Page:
Plugins have come a long way, so much so that many people are now working purely ‘in-the-box’. While some of the big name developers are selling plugins for hundreds if not thousands of dollars, there are a tonne of great indie developers releasing plugs for free.
The following is by no means a comprehensive list, just a selection of my personal favourites:
1. SleepyTime DSP StereoChannel
Learning how to read VU meters is invaluable for mixing and mastering. The way the needles move can tell you things about the mix that other types of meters can’t, yet finding good hardware VU boxes isn’t easy.
SleepyTime DSP’s StereoChannel is an excellent software alternative with nice big clear meters, and the ability to set a nominal level. It also sports very handy stereo based features
such as M/S and L/R balancing and muting, emulating features found on monitor controllers.
It’s one of those plugins that goes on the master channel of every project.
2. Reaper Free Plugins
I’m a Reaper convert. I love it’s flexibility, open and moddable nature that makes most other DAWs feel needlessly restrictive in comparison. Like every DAW Reaper, it comes with a bunch of built in plugins and they offer those plugins as free VSTs to use in other hosts if you prefer. While they won’t win any graphic design awards, they sound great and offer a lot of utility. You get the standards, a compressor, an EQ, delay, gate and multi-band compressor, but the really interesting pieces in the package are ReaStream, ReaFIR and ReaJS.
ReaStream lets you stream audio over a network. Put ReaStream in send mode as a VST insert on a track (you can also use it in multichannel mode), then on another computer on
your network open your DAW and insert ReaStream in receive mode. Hitting play on the sending computer will stream the audio to the receiving computer. It’s really simple to setup and very useful. Just make sure you know the IP of the receiving computer otherwise you could inadvertently DDOS your network.
At first glance ReaFIR looks like a standard EQ, though it’s anything but. I’ve found it useful to use in “subtract” mode for quick and easy noise reduction. Take a noise print then hold
CTRL and click on the graph to raise or lower the threshold of reduction, and you’ll have a surprisingly good and very light on CPU noise reducer (increasing FFT size will increase accuracy of the noise reduction). This can be great when you are working on multiple channels of audio that need noise reduction as more specialised plugins like Izotope RX can really tax your CPU load. You can also use it as a sound mangler using the compress and gate modes. It’s fun to grab a curve of a sound in the subtract “build noise print” mode, then carry that curve over to compress or EQ mode and essentially force that print onto a different sound. Things can get crazy sounding pretty quickly.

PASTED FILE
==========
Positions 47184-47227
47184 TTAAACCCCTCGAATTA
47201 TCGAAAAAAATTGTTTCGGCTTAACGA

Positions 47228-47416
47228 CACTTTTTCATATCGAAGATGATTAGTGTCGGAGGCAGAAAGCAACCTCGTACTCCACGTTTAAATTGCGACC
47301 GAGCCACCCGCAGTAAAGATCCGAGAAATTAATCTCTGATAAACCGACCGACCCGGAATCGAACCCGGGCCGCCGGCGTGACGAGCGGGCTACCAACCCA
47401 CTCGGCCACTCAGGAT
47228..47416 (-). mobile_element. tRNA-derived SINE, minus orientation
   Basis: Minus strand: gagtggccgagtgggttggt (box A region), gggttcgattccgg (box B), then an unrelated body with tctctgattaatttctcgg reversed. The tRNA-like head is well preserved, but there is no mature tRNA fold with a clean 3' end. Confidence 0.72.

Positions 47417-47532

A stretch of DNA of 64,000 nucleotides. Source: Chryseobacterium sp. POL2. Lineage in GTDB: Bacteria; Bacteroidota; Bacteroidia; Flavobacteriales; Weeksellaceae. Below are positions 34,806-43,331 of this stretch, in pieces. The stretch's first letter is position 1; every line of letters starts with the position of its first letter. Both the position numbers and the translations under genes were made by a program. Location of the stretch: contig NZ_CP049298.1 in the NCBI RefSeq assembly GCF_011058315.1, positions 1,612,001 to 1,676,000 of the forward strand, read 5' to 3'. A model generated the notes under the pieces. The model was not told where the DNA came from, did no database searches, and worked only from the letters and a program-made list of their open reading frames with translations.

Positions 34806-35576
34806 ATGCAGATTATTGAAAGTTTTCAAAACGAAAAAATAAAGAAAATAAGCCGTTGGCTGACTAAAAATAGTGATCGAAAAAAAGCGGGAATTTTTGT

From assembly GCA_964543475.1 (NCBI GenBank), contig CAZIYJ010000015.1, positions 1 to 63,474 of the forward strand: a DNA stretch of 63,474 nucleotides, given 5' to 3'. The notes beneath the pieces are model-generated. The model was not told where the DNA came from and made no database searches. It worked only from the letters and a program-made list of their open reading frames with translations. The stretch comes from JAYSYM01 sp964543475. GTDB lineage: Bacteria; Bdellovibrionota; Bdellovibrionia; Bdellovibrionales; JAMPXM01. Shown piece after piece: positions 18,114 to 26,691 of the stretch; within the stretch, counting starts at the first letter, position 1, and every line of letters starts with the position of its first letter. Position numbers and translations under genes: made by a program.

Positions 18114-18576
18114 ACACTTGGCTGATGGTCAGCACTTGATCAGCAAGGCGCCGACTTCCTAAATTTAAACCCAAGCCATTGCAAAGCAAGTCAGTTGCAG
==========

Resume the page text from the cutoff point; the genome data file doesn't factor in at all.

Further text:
3. TDR Kotelnikov and SlickEQ
Tokyo Dawn Records is a record label with the unique distinction of also creating and distributing plugins, a lot of them free. They have a raft of amazing stuff, like the collaboration with Variety of Sound that resulted in the most excellent SlickEQ (http://www.tokyodawn.net/tdr-vos- slickeq/). My favourite is their buss compressor Kotelnikov which comes in both free and paid (albeit still cheap) versions. The free version is not as gimped as you might expect, and is preferable in some cases due to it stripping out a lot of the advanced features that you probably won’t need a lot of the time.
It works by using two thresholds and two releases, one for the peak and one for the RMS of the signal which results in an extremely clean and transparent sound. Kotelnikov works great as a master buss compressor due to the way it handles complex material.
4. Phase Bug
Every DAW comes with an invert phase button, however you are usually limited to two choices, 0 or 180. Phase Bug by BetaBugs is a free plugin that lets you change the phase
on a piece of audio by degrees. It’s a simple concept, you have a wheel and you spin it. The mono version of the plugin is useful to use on things that have multiple sources as you can dial in a tone you like very quickly. For instance, when you have Bass Mic and Bass Di tracks: put Phase Bug on one of the tracks and spin the wheel around to listen to the tone
change as you go.
5. Variety of Sound Density mkIII
Variety of Sound offers a whole suit of awesome plugins, all for free. One I use fairly often is Density mkIII, a very nice buss compressor with an apt name. While it works pretty well on the master buss I like it on instrument sub-groups such as guitars to even out the level and add a bit of saturation with the colour knob. So there you have it, five of my favourite free plugins. There are many more great ones out there by the developers I’ve mentioned and ones I haven’t. If you like any of these I would highly recommend digging a little deeper as there is a whole community of passionate indie developers releasing great plugs for little to no cost.